During my commute on a Geneva tram one morning, a woman started to faint. Everyone standing around her tried to help, first to sit and then to lie down. The alerted driver stopped the tram. An ambulance arrived shortly. In another world, a government official in Texas was arrested for helping three young Central American migrants. They had flagged her down on a Texas highway and she went into her “total mom mode” by letting them into her car. While the woman was calling friends for advice about getting medical help - one of the siblings appeared to be seriously ill - a sheriff’s deputy pulled up to her car shortly followed by a Border Patrol officer, read her the prerequisite civil rights, and then took her to a holding cell where she was detained for three hours. She was informed that she could be found guilty of transporting illegal aliens.
What is the difference between the two Samaritans? The people in the tram responded to someone in dire need. The tram conductor understood that neither the tram’s time schedule nor the other passengers on board mattered. He did all he could to make sure that maximum care was given to the woman as soon as possible. (Note that no one in the crowded tram complained that they would be late to work or asked why the tram hadn’t continued to its normal stop.)
The woman who stopped for the three children was also responding to what she thought was a situation of dire need; one of the young Salvadorans was eventually hospitalized for four days for starvation, dehydration and infected wounds. “I have two teenage boys,” Ms. Todd was quoted in the New York Times. She recounted that the boy who ran out of a ditch and waved at her looked very much like her youngest son. “I turn around and go back [to pick them up], because I can’t leave a kid on the side of the road. I can tell she [one of the siblings] needs immediate medical attention,” she explained. (Note that at least one other car had gone by without helping or picking up the children.)
The people in the tram were directly in contact with the woman who fainted. Although no one seemed to know her personally, the other passengers instinctively helped her to try to sit down and eventually when that failed to lie down on the floor. The woman who drove back to pick up the three El Salvadoran migrants was not in direct physical contact with them while driving. When she saw them and realized they were just kids, like her own, and that one was in physical trouble, she responded, perhaps not as instinctively as the people in the tram, but she responded. As she said, her “total mom mode” kicked in.
Why can’t we all have our “total mom mode” kick in? Why can we be so generous in certain situations, such as helping the woman lie down in the tram? When and why are we Good Samaritans?
In writing the article on Ms. Todd and the Texas story, Manny Fernandez has a rather simple answer to why Ms. Todd may be prosecuted and why other cars drove by without stopping: “the government has begun taking a ‘harsher approach’ to prosecuting such cases since President Trump took office,” he wrote, referring to comments by a federal prosecutor in the region,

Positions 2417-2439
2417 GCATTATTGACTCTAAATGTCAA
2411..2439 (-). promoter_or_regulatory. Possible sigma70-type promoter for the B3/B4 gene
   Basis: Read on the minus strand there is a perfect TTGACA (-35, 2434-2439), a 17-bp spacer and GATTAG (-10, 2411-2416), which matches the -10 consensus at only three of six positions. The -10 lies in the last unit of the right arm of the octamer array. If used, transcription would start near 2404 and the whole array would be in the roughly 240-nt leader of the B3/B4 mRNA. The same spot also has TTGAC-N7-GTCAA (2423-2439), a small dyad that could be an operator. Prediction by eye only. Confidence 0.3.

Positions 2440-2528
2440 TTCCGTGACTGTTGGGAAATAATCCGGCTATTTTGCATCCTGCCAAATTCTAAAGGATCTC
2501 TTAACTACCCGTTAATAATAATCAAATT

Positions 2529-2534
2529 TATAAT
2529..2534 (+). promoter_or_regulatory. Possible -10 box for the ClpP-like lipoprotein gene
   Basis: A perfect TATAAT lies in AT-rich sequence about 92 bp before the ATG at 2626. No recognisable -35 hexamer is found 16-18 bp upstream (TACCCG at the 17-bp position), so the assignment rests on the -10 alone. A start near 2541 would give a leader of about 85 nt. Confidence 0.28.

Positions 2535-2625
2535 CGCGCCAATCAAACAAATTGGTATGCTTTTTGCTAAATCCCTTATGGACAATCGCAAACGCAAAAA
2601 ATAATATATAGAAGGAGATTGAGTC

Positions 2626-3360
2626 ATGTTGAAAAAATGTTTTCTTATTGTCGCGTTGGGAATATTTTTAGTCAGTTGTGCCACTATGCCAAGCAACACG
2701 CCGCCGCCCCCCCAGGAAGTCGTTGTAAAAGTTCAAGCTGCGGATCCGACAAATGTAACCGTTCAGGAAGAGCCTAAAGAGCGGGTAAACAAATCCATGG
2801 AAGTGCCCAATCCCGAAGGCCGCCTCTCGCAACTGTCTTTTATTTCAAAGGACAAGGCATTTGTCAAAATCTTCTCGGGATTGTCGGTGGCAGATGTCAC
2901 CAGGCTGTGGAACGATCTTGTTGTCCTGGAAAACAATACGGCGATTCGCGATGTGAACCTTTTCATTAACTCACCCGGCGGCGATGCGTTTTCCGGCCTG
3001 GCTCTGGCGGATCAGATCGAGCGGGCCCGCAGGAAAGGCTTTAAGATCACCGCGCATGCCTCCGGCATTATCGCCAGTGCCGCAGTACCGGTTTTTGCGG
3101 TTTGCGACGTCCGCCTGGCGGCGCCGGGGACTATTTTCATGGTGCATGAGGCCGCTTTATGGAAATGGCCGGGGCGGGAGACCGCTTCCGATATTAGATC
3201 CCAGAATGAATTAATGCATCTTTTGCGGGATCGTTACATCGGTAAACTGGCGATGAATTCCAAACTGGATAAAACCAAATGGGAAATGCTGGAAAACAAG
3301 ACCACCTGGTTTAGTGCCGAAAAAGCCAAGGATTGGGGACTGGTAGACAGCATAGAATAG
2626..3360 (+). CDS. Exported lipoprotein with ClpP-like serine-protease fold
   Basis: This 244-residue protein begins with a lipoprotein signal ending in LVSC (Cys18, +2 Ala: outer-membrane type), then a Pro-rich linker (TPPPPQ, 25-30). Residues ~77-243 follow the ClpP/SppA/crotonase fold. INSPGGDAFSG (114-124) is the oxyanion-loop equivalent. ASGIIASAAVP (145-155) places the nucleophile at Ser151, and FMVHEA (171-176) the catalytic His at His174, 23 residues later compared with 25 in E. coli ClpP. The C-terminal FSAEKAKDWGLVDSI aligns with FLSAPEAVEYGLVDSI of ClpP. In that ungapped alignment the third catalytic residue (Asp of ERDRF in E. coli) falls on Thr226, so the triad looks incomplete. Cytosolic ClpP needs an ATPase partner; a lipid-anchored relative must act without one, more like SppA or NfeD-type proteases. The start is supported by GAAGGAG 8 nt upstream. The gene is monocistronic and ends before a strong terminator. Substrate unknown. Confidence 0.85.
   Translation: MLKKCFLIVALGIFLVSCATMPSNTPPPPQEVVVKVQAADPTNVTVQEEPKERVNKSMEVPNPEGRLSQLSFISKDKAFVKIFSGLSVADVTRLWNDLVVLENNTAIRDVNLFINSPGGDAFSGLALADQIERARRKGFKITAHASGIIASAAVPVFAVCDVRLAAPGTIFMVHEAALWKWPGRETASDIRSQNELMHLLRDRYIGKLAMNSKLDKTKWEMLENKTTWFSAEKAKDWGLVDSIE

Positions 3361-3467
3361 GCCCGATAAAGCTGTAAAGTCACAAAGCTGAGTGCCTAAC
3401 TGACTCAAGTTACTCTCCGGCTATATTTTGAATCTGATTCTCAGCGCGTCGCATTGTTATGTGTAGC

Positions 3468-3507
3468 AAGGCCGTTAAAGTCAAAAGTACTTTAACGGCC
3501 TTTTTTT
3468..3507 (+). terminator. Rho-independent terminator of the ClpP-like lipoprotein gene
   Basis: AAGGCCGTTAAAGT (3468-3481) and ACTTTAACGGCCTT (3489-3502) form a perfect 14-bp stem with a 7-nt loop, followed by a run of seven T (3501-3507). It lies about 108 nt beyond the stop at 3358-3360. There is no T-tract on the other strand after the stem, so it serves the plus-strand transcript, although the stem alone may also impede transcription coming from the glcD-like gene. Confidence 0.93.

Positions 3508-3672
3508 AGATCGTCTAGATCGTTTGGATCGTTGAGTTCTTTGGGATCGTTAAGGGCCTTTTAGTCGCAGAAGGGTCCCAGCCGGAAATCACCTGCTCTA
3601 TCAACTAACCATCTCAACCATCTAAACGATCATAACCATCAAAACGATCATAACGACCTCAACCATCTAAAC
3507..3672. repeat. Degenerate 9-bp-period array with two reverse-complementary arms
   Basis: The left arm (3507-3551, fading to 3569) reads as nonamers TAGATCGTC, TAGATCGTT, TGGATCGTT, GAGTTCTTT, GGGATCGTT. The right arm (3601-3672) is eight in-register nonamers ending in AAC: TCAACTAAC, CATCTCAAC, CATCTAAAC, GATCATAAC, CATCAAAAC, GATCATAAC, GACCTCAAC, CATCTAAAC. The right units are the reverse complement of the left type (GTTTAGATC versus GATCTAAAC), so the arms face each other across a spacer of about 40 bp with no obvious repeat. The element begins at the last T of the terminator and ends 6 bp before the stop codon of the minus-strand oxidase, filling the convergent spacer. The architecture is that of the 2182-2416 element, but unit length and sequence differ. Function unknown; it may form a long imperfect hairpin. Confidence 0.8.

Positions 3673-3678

The distinction between immediate help and other forms of assistance are crucial here. “You have to look at the entire context of the case,” the prosecutor is quoted as saying. “Was it at the person’s house? Were they spending the night? It’s more than just giving somebody on the side of the road some water.”
The distinction between just given water or driving someone to a hospital is quite different from giving shelter to people in one’s home. “Harboring is a big jump for them to make in my book,” the local sheriff said. “There’s a human component to this…if somebody’s hungry or thirsty or needs some help, we’re going to help them,” he added.
That the U.S. government has taken a “harsher approach” to prosecuting such cases has had a negative effect on people helping others. “There is something bigger at stake than just me here, because this does send a message to try to chill people from helping others,” Ms. Todd said. In Arizona, a member of the aid group No More Deaths/No Mas Muertes is on trial for leaving water, blankets and food for migrants. The instincts of the people in the tram and the actions of Ms. Todd are to be commended. When, where and how each of us perceives our obligations to others has become more and more complicated with globalization. Duties Beyond Borders is Stanley Hoffman’s classic account of applying ethical principles in international relations. The internet has made us closer and closer, but what does that mean in terms of obligations and responsibilities? Are we really one village?
My fellow passengers on the tram and Ms. Todd are excellent reminders of how we would like to react in situations of need. Stories such as Ms. Todd’s are uplifting and at the same time perplexing since she faces prosecution. It is not easy to be a Samaritan today; our duties beyond borders are more complicated than just helping someone in need in the tram.